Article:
Study in fruitflies strengthens connection among protein misfolding, sleep loss, and age

February 20, 2014
Study in fruitflies strengthens connection among protein misfolding, sleep loss, and age
This is a sleepy fruitfly. Credit: Jini Naidoo, Ph.D., Perelman School of Medicine

Pulling an "all-nighter" before a big test is practically a rite of passage in college. Usually, it's no problem: You stay up all night, take the test, and then crash, rapidly catching up on lost sleep. But as we age, sleep patterns change, and our ability to recoup lost sleep diminishes.

Researchers at the Perelman School of Medicine, University of Pennsylvania, have been studying the molecular mechanisms underpinning sleep. Now they report that the pathways of aging and sleep intersect at the circuitry of a cellular stress response pathway, and that by tinkering with those connections, it may be possible to alter in the aged for the better – at least in fruit flies.

Nirinjini Naidoo, PhD, associate professor in the Center for Sleep and Circadian Neurobiology and the Division of Sleep Medicine, led the study with postdoctoral fellow Marishka Brown, PhD, which was published online before print in the journal Neurobiology of Aging.

Increasing age is well known to disrupt sleep patterns in all sorts of ways. Elderly people sleep at night less than their younger counterparts and also sleep less well. Older individuals also tend to nap more during the day. Naidoo's lab previously reported that aging is associated with increasing levels of protein unfolding, a hallmark of cellular stress called the "unfolded protein response."

Protein misfolding is also a characteristic of several age-related neurodegenerative diseases, such as Alzheimer's and Parkinson's diseases, and as it turns out, also associated with . Naidoo and her team wanted to know if rescuing proper protein folding behavior might counter some of the detrimental sleep patterns in elderly individuals.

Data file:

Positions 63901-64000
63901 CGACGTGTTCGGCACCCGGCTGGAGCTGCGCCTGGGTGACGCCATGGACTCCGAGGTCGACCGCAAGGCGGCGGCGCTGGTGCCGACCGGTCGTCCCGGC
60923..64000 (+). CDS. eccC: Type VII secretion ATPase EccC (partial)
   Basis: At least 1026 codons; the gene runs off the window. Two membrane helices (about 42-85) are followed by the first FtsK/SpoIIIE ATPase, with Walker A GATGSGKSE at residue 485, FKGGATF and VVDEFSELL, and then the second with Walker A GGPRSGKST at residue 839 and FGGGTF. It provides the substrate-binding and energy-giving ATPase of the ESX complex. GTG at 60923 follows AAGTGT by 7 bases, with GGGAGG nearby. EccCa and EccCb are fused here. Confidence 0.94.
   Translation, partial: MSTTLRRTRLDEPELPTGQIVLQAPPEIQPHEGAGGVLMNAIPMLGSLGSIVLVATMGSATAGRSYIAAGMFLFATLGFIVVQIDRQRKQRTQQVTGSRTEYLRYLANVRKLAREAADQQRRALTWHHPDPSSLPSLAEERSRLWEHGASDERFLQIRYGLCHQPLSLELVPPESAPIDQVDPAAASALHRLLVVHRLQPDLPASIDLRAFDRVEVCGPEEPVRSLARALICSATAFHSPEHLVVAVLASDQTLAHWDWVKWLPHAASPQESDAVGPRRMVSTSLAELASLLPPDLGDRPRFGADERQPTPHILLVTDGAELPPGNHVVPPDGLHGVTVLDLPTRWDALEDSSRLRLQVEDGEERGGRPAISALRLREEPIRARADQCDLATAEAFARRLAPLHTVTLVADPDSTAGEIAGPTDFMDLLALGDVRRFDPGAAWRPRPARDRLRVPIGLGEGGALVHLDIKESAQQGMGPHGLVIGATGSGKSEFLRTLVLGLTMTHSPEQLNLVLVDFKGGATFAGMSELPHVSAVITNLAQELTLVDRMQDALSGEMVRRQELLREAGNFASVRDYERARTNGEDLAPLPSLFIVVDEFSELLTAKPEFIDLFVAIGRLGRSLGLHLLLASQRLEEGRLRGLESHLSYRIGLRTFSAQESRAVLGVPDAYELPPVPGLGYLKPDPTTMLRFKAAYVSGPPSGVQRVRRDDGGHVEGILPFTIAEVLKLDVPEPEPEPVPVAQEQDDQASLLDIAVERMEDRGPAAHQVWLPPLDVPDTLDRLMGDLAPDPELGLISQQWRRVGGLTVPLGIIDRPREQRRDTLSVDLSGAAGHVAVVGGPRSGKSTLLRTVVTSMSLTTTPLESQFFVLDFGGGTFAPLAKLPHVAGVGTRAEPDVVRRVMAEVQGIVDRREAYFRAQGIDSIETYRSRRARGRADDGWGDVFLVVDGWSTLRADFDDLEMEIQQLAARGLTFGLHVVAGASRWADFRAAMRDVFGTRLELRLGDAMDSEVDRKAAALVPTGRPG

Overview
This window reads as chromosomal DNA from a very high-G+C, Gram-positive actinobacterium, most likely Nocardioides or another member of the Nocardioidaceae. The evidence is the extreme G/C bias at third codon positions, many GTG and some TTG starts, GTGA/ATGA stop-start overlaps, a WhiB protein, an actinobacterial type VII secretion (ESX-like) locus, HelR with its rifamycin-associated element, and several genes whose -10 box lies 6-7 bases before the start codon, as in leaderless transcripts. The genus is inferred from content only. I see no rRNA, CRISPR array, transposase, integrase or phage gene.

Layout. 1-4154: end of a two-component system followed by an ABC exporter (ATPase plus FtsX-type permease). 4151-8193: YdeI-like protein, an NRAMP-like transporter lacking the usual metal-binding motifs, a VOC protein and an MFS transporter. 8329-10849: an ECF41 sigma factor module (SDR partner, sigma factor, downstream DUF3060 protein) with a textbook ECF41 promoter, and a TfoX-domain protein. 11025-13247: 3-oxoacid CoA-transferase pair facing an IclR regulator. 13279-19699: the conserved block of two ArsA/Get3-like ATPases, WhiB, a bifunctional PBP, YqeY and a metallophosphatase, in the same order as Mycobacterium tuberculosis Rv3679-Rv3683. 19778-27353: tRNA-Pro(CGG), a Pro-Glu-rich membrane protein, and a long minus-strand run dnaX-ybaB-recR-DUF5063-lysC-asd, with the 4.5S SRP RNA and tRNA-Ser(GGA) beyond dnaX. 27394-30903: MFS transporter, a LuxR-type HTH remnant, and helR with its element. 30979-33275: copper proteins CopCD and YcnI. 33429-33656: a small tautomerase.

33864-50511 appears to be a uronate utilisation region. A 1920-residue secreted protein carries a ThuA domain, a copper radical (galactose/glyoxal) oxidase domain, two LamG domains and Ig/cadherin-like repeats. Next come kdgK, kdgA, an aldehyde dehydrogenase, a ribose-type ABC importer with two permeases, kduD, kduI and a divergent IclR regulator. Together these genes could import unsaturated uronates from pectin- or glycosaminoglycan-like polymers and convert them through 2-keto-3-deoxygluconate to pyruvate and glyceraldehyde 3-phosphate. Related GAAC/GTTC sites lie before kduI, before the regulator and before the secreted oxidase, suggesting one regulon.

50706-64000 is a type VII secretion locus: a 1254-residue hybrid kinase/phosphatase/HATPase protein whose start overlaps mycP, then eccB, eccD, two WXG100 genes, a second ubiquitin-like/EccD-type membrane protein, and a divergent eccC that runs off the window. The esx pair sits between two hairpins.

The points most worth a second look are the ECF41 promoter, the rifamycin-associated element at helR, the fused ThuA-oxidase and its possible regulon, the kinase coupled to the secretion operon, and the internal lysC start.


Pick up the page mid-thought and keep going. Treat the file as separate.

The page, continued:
Using a video monitoring system to compare the of "young" (9

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JVK
not rated yet Feb 20, 2014
If protein folding is nutrient-dependent and pheromone-controlled in ecologically adapted species from microbes to man, nutrient stress and social stress would contribute to mutations that perturb protein folding, which are associated with physical and mental disorders linked to the sense of smell via the decline in olfactory acuity and specificity that occurs with age in humans.

If mutation-driven evolution occurs, ecological variation and adaptation via ecological, social, neurogenic, and socio-cognitive niche construction probably has nothing to do with physical and mental disorders. That means we can eat what we want, and it will make no difference to our health or to the health of our ancestors. However, experimental evidence suggests that's not true. It also suggests that mutation-driven evolution is a lie for the same reasons.

Ecological adaptations are biophysically constrained, constraint-breaking mutations are probably not beneficial since they perturb protein-folding.
katesisco
not rated yet Feb 23, 2014
Then it all comes down to the fact that we are only capable of surviving in a low-stress environment. Because a high stress environment changes all life even the plants, ergo all the life that depends on plants.
Our high population is a response to stress, and why this environmental stress that is dysfunctional to all life? Our sun, Sol, is a dying magnatar, which through its periodic expenditures of energy, blast the Earth with radiation and magnetism, and heat the core which releases radiation in the form of toxic gases like radon. Our history here is merely adjustment to lesser lethal amounts of radiation, ergo high population.

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